Minnesota MMA prospect Zach “Juice” Juusola was victorious in his K1 kickboxing debut this past Saturday night when he defeated Deangelo Curtis in Minneapolis.
Juusola, primarily known as a wrestler, used his ever-improving skills in the standup game to control and ultimately decision Curtis, fellow MMA fighter, in one of the more lopsided fights of the night.
Though he got the win, Juusola wasn’t entirely satisfied with his performance and saw some areas where he could improve.
“I thought that I was going to knock him out but I didn’t get that,” Juusola told Bleacher Report MMA. “I didn’t connect cleanly like I wanted to with my boxing. I kind of got heavy on the knees and for the K1 fight, our rules were that there were no knees or elbows to the face. So he was bending down and his head was down there. I was trying to knee him in the shoulder and collarbone, trying to get as close to his face as I could without hitting it.”
In hindsight, he wishes that he would’ve been a little more loose with throwing his hands versus the knees, which did damage but were unable to finish the fight.
A member of The Academy gym, Juusola trains with a number of high level strikers but has been improving his boxing specifically at the Circle of Discipline gym with former multi-time Golden Gloves national champion Robert Brant.
Juusola and his opponent both took the fight on just a few days’ notice, which certainly played a part in him not being quite as strategically prepared as he otherwise would have been.
“Usually I would just be doing Muay Thai sparring and kickboxing sparring, with some additional pad work. But for this fight, I really didn’t have time to prepare too much differently than I do my MMA fights,” he said. “It doesn’t go against my MMA record, so I was just out there having fun.”
The K1 experience was definitely positive for Juusola, who said he would recommend giving it a shot to other young fighters who are looking to improve their craft.
“It’s awesome. Especially for guys who come from a wrestling background, it will help you stay comfortable on the feet and not just automatically shoot in for that takedown,” he said. “I think taking a kickboxing fight is really beneficial. I want to do more kickboxing fights, I even want to take some boxing fights. All of that. I need to do it while I’m still in organizations that will allow it.”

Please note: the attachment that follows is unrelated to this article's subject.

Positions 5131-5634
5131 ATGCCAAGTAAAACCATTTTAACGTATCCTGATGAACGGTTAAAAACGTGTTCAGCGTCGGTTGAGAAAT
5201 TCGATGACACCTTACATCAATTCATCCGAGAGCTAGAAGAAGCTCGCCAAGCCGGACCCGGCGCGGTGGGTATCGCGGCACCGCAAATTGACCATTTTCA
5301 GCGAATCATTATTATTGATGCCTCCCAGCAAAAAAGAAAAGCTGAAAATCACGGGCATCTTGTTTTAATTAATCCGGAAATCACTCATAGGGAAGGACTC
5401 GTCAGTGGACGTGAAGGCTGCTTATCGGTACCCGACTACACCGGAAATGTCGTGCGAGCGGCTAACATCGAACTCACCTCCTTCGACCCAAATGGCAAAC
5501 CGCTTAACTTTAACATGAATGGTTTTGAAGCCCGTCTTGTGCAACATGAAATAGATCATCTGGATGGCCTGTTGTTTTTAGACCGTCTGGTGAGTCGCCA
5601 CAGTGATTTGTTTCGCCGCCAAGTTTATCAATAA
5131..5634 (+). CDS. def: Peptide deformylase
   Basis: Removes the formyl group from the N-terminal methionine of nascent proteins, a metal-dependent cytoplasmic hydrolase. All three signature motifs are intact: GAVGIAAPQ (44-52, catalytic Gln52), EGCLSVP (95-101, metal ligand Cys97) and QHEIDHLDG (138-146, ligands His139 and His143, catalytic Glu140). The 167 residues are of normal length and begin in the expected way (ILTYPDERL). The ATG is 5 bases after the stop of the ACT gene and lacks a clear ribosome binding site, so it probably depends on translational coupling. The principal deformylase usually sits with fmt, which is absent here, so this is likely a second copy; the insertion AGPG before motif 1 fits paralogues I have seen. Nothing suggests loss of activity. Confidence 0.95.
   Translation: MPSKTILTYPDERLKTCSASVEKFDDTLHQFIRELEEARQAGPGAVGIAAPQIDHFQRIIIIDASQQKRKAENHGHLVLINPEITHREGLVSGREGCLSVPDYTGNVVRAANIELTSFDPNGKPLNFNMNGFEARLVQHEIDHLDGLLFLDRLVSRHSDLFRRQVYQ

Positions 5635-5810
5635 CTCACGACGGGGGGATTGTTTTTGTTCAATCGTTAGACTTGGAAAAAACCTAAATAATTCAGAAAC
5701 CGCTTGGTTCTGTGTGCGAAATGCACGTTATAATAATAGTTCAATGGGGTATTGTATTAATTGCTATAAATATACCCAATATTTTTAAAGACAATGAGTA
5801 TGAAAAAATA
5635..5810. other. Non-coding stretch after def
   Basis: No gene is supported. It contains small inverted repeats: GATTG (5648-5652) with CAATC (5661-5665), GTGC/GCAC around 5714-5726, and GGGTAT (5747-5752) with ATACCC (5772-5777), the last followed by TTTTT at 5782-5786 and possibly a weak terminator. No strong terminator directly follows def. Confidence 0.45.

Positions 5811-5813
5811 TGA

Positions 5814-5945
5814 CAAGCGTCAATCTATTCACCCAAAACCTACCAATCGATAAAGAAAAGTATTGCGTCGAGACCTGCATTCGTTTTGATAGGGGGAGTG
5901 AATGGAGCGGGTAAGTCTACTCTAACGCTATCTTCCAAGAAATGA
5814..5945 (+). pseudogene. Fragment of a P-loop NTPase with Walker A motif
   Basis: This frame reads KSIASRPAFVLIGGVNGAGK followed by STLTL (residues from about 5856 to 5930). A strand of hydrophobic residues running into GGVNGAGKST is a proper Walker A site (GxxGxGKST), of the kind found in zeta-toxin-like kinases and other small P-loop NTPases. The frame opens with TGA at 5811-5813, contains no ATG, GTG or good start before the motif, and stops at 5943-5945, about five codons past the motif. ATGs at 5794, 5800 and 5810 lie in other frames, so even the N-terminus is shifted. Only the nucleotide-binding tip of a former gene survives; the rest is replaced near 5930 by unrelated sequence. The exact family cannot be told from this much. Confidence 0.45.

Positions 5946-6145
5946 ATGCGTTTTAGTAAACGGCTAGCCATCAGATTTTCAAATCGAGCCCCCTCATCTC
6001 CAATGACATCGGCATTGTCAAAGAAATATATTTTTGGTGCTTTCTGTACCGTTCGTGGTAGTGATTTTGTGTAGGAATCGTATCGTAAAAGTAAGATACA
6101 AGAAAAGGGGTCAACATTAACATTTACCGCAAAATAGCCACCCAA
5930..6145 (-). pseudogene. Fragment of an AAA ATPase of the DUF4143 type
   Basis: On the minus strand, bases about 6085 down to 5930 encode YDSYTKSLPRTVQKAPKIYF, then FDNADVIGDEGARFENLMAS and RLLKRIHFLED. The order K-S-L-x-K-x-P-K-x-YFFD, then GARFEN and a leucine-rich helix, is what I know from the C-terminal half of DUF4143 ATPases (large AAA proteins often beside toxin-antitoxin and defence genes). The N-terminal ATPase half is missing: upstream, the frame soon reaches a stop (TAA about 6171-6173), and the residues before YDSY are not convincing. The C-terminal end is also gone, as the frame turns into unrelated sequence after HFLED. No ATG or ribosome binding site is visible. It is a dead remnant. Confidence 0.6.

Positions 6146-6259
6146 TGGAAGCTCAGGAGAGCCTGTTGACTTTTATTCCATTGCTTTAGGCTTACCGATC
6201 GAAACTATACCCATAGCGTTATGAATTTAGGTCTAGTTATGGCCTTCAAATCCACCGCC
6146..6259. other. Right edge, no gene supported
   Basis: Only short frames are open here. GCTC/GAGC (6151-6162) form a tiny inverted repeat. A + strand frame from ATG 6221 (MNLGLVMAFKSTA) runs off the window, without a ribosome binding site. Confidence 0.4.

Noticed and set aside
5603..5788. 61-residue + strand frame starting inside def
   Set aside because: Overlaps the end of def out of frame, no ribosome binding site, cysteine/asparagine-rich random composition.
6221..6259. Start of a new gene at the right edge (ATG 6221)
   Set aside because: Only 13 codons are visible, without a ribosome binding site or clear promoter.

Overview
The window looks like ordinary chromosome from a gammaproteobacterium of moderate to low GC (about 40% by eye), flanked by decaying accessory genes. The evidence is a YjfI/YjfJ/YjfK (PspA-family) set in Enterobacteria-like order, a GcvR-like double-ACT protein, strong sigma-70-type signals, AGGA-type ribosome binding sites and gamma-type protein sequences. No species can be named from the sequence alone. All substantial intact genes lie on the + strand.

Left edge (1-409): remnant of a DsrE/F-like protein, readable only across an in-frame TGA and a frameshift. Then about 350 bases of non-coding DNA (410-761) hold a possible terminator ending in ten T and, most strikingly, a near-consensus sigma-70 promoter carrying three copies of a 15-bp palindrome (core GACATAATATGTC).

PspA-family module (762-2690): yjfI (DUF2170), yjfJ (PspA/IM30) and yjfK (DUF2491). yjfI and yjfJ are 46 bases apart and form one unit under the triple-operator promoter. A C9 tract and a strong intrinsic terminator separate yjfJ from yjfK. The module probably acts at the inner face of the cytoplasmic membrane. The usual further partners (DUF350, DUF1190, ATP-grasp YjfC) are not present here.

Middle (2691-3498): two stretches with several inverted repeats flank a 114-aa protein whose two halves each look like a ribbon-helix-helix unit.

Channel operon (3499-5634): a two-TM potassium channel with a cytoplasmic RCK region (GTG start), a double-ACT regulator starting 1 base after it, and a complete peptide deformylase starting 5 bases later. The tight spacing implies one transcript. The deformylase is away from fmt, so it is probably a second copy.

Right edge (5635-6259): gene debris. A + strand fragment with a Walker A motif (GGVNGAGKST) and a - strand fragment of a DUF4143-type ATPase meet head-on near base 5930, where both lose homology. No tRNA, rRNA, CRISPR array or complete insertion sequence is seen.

While smaller promotions will typically allow their fighters to compete in other martial arts, the UFC historically hasn’t allowed that, even from their top-level competitors. For Juusola, competing on the national stage of the UFC is his ultimate goal.
“I know the UFC probably wouldn’t allow me to do boxing or kickboxing, but that’s my goal...to be in the UFC in the next year,” he said.
After an impressive victory over Billy Christianson in September, Juusola now sits with an impressive 9-2 pro record. His next fight is being worked out for sometime in early March, with the CFA in Miami, Fla.
“I don’t know who I’m going to be fighting yet, but I just want tough opponents,” Juusola said. “I’m trying to get to the big show.”
Prior to his victory over Christianson, Juusola actually went through a two-fight losing streak in the second half of 2011 when he fell short against Trent McCown and recent UFC The Ultimate Fighter cast member Mike Rio. At just 25 years old though, Juusola feels that his best days are still ahead of him and that he is currently the best he has ever been.
“I feel like I’ve just started getting good and my fight game’s really started to click in the past seven or eight months,” Juusola said. “[In 2011], I kind of was just a tough wrestler that just kind of knew how to fight. Lately, everything’s been clicking. My wrestling, my boxing, my kickboxing, Muay Thai, jiu-jitsu...Coach Greg Nelson has been helping me a ton with my ground game and of course my standup.”
In addition to Nelson’s world renowned skills as an MMA coach, Juusola and his teammates at The Academy recently welcomed one of the highest-profile fighters in the sport to their gym when Pat Barry started training there.
“Pat Barry is a great addition to The Academy,” Juusola said. “He just knows everything there is to know about striking. He can read everything, he can tell you different things. The way he looks at things is a little different than everybody else. I really like his style.”
With his gym now better than ever and his skills ever-improving, Juusola looks like a fighter to watch in 2013. If he can string together a couple wins, fans could be seeing “Juice” achieve his goal of competing in the Octagon in the very near future.
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